For the most part though, FIFA is FIFA. There are other subtle changes to the tried, tested and almost universally successful formula, such as an improved heading system that actually makes crossing the ball into the box half way to being worthwhile, but generally if you’ve played a FIFA game in the last couple of years you’ll already get the gist of it. Resting on such laurels isn’t a luxury afforded as easily to Konami. It can’t be, because if it did, then this year would be another sub par entry into a series which is desperately trying to reach out to its lost flock of fans. Rather than sell the new game in a neatly compiled package of headline features, Konami have simply opted for the tag line Engineered for Freedom, which does a far better job of explaining what PES 11 is about than your average cynic may suspect.
Engineered for Freedom
It sounds nice, for sure. It even sounds like something that once upon a time EA themselves might well have used to describe their own franchise, back when the respective roles of these two sporting powerhouses were reversed. What it isn’t though is just a catchy quip to sell copies of a game. It really does mean something, and it provides an umbrella for a whole host of game play tweaks and additions that help refine the PES experience . A new passing model finds itself tucked into PES 11 with just as much efficiency as in FIFA 11, but unlike its rival, PES 11 doesn’t feel the need to shout about it. It’s just a small cog in a larger and altogether more effective machine. 360 degree movement, quietly slipped into PES last year to keep up with the marauding FIFA 10, has also been tweaked and adjusted to offer much wider scope for movement. There’s a new, smarter and wittier AI, along with new animations and a greatly improved graphics engine which in certain lights and scenario’s arguably trumps FIFA’s rather glossy exterior. Whatever you thought you knew about Pro Evolution Soccer on next-gen systems now requires something of a re-think. Unless you still know the commentary team of John Champion and Jim Beglin, which yes, is still crap.
The end result is something which as stated earlier, is probably the first PES on PlayStation 3 or Xbox 360 that is genuinely worth playing. Engineered for Freedom also works in context of the game play itself. Make no mistake, the days of charging up field with the ball glued to your toes are long gone, but PES 11 still feels like a more expansive an open game of football than FIFA 11. Getting into the right positions requires time and patience, but the results generally feel more rewarding and are easier to come by than the opposition.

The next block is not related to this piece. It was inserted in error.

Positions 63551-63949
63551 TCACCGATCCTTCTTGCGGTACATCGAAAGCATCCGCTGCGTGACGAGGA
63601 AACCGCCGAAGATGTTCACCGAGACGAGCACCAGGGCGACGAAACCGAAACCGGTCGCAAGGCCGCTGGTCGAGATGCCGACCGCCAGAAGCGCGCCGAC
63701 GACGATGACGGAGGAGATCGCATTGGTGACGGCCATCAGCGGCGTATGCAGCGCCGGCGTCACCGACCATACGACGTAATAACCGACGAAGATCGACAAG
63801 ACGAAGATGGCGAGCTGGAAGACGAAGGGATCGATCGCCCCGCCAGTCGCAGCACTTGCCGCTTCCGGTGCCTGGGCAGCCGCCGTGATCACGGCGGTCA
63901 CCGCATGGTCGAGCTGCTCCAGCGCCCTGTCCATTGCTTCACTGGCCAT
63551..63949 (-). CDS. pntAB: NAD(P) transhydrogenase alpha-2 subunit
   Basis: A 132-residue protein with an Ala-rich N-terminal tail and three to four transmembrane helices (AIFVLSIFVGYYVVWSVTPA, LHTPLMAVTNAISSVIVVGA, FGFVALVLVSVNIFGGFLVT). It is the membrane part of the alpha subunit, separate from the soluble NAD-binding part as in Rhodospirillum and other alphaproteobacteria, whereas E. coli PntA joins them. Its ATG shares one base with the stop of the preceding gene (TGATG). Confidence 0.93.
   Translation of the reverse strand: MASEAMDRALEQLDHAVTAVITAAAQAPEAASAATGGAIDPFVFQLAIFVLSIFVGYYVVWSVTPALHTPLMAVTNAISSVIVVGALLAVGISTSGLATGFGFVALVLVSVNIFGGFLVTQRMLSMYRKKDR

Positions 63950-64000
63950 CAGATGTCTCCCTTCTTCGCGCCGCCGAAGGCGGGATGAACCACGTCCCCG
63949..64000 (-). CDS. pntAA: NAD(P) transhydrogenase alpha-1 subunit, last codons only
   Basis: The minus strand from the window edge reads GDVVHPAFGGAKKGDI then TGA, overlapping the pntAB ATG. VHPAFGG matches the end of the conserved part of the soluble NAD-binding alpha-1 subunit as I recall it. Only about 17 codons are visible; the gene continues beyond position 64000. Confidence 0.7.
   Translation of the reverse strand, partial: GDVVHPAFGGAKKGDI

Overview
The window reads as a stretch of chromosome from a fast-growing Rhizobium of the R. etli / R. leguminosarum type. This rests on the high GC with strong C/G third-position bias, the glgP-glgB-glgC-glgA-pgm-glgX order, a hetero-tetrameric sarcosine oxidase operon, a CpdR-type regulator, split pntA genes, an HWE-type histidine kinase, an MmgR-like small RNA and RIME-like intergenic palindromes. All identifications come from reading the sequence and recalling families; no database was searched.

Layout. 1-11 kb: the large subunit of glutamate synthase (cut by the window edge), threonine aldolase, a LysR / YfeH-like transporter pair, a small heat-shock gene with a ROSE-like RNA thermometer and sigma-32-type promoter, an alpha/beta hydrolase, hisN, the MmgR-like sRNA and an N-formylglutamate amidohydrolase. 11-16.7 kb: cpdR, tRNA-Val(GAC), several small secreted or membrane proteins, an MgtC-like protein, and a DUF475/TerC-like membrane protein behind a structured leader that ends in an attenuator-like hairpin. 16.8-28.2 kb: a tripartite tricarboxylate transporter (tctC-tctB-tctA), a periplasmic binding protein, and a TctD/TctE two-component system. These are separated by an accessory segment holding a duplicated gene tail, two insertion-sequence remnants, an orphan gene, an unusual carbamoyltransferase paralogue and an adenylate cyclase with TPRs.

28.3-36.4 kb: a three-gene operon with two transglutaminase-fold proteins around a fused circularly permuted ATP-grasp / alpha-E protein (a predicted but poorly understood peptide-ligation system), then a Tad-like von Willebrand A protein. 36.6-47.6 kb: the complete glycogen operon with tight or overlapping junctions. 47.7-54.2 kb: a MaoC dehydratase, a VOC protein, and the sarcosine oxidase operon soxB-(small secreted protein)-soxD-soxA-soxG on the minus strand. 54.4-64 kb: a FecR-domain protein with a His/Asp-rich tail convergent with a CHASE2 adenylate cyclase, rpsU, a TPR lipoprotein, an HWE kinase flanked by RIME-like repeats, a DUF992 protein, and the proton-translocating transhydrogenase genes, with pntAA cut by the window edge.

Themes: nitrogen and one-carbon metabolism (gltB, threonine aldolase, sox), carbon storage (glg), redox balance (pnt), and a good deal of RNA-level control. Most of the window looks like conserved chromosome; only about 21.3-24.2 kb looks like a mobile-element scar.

By comparison, FIFA 11 can sometimes feel unbalanced. The quality and speed of the animation means FIFA 11 is an incredibly smooth and free flowing game to play, which when spreading the ball around midfield looks and feels fantastic, but for all that gloss the game seems to lose it’s way in both attack and defence. Even playing on modest difficulty settings, the AI defence can feel unnecessarily brutal, blocking your attackers with relative ease and with little more than an outstretched arm or foot. Combined with the fact that the new passing system means even more of your attempts to play the ball around defenders will go astray, working your way into goalscoring opportunities can often feel like a thankless process. I’m glad that the ability to just run through defences at will has long been eradicated from football games – both of them – but FIFA 11 often feels far too heavily weighted to stopping you from even attempting to do so; even with top players like Messi or Ronaldo. The introduction of Player Personalities has also failed to address the pace issue between some defenders and attackers, and as a result the likes of John Terry still find it far too easy to keep up with the aforementioned speed demons for comfort.